Ross wants strict rules on selecting judges for EU courts
Transport Minister Shane Ross is set to cause a fresh headache for Fine Gael by demanding the introduction of strict new rules for appointing judges to EU courts.
The latest demand from the Independent Alliance minister follows the appointment of a third individual linked to Fine Gael to a six-figure job in an EU post within the past two years.
Since taking office, Mr Ross has attempted to block the appointment of all judges until the enactment of legislation that would overhaul the judicial appointment system.
The freeze has resulted in a number of key positions being left unfilled at a time when the courts are experiencing a major backlog in cases.
However, Tánaiste and Justice Minister Frances Fitzgerald has convinced him to permit a small number of essential appointments.
But now, Mr Ross is insisting on introducing new legislation which will "tighten up" the process of appointing judges to lucrative roles on EU courts.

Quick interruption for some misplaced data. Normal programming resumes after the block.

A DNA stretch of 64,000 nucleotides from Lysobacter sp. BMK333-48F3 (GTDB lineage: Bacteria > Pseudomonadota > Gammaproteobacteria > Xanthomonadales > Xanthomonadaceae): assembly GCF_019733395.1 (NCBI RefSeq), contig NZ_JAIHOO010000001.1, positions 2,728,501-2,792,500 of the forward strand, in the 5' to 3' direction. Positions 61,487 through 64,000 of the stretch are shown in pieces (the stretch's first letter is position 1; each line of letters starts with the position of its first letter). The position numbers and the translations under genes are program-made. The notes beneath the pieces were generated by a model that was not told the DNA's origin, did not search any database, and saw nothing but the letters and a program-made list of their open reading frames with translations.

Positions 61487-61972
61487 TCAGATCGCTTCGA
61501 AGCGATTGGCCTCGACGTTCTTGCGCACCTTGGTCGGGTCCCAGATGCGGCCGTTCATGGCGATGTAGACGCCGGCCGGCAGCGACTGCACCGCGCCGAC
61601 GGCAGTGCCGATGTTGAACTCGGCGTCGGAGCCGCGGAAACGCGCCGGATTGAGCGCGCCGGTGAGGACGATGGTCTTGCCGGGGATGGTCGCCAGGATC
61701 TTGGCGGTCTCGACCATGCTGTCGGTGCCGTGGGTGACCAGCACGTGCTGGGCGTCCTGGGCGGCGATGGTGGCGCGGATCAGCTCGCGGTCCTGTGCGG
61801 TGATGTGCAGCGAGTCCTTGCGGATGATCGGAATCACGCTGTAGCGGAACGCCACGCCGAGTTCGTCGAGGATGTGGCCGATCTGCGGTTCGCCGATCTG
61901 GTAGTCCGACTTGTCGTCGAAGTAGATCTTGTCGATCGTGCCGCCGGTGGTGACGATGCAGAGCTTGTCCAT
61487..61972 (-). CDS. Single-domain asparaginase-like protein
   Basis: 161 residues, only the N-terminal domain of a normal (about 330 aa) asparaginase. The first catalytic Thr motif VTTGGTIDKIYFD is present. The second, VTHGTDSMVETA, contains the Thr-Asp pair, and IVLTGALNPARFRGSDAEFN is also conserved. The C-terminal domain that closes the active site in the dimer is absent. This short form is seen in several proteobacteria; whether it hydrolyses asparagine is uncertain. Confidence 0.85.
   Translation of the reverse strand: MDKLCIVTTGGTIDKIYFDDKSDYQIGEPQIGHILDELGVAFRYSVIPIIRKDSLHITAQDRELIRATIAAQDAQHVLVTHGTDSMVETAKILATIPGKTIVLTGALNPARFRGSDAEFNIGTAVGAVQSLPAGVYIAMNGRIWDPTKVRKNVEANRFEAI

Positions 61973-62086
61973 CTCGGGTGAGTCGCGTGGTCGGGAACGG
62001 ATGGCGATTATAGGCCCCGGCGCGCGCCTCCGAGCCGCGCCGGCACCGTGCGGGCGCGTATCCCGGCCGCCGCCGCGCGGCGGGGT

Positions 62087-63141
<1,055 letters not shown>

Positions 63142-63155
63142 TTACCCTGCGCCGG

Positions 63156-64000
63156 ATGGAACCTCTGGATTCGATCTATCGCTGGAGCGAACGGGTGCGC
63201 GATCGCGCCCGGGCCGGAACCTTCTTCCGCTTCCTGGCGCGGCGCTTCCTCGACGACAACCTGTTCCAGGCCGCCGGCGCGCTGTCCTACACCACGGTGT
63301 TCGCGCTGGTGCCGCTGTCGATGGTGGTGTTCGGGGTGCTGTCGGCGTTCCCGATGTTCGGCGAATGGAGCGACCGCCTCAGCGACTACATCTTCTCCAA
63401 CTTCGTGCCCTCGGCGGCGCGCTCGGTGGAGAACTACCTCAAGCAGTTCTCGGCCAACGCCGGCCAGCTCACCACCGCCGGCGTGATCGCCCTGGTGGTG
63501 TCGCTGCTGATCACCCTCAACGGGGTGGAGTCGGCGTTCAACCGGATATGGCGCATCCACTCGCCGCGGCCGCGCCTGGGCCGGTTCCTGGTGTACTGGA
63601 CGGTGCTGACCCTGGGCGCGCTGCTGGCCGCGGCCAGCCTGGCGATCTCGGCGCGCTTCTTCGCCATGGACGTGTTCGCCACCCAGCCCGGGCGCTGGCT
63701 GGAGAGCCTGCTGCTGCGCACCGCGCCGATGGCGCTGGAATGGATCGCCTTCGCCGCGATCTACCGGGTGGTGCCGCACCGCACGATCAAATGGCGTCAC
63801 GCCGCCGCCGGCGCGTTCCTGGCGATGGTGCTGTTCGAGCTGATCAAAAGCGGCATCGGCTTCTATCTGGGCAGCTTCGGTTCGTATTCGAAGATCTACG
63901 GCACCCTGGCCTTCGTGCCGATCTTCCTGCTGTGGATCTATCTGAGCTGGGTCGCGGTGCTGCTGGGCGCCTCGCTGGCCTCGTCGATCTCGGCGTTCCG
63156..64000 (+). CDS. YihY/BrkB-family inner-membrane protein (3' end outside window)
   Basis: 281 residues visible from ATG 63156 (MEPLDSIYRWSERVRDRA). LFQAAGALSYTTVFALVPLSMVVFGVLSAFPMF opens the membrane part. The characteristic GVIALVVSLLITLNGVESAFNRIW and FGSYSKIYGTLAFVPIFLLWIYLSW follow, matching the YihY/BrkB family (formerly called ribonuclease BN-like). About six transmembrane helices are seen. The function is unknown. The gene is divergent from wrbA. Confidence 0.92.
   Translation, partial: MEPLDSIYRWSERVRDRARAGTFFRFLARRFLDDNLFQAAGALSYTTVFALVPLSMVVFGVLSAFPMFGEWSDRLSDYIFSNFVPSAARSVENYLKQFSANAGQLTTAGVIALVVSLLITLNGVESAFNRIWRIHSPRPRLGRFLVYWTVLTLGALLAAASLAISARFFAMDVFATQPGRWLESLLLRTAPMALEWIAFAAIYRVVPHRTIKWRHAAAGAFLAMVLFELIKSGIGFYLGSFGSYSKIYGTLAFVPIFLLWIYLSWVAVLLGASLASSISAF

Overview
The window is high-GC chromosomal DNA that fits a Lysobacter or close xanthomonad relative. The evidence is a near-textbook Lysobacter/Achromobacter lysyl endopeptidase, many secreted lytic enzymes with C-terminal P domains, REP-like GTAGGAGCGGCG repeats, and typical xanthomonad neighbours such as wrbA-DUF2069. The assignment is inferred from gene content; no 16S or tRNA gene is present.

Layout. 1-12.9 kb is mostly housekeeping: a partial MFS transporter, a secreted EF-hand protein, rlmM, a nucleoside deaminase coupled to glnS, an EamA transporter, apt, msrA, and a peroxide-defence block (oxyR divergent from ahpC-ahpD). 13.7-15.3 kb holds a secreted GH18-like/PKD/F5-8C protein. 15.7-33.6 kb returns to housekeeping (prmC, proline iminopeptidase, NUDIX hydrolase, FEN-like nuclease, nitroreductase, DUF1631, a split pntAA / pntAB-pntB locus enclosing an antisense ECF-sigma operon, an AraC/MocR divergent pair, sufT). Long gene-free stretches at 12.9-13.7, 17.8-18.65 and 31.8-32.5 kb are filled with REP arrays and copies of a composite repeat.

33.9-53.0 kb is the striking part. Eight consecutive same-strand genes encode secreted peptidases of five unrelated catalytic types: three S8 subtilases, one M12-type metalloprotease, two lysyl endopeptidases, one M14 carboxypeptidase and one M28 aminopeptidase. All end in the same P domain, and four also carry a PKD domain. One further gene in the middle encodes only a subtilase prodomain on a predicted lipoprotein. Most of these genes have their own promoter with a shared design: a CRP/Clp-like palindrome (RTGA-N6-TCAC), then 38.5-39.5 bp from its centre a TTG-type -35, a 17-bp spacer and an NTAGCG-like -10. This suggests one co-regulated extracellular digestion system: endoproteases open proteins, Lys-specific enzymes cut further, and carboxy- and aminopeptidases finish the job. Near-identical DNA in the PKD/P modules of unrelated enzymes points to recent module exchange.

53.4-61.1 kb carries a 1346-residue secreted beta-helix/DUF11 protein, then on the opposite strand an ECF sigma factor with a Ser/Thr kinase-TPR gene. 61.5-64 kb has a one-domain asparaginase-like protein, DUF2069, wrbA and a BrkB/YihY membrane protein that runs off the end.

Mr Ross plans to include amendments to his judicial appointments legislation which will specifically deal with the EU courts.
"We will be introducing legislation at committee stage to ensure that appointments to EU courts are independent and robust in keeping with pan-European standards," Mr Ross told the Irish Independent.
Fianna Fáil justice spokesman Jim O'Callaghan, who is opposed to Mr Ross's judicial appointments bill, said he would examine the minister's proposals on the EU courts.
Last weekend, it emerged that a former Fine Gael general election candidate and sitting High Court judge, Justice Colm Mac Eochaidh, had been appointed to a €260,000 job in the EU General Court.
Last year, the Taoiseach's economic adviser Andrew McDowell was appointed as vice-president of the European Investment Bank, which comes with a €275,000-a-year salary plus expenses. In June 2015, former Fine Gael senator Eugene Regan was appointed as a judge of the Court of Justice of the European Union on a €250,000-a-year salary.
Mr Mac Eochaidh was selected for the position by an independent panel consisting of High Court Judge John D Cooke, Attorney General Office deputy director Richard Barrett and retired ambassador Marie Cross.
The appointment was signed off on by Cabinet on December 20 but only announced on the second last day of the year after the 'Sunday Independent' contacted the Department of the Taoiseach.
Mr Ross said he would not question Justice Mac Eochaidh's credentials for the job but said the appointment showed the need to take the process away from politicians.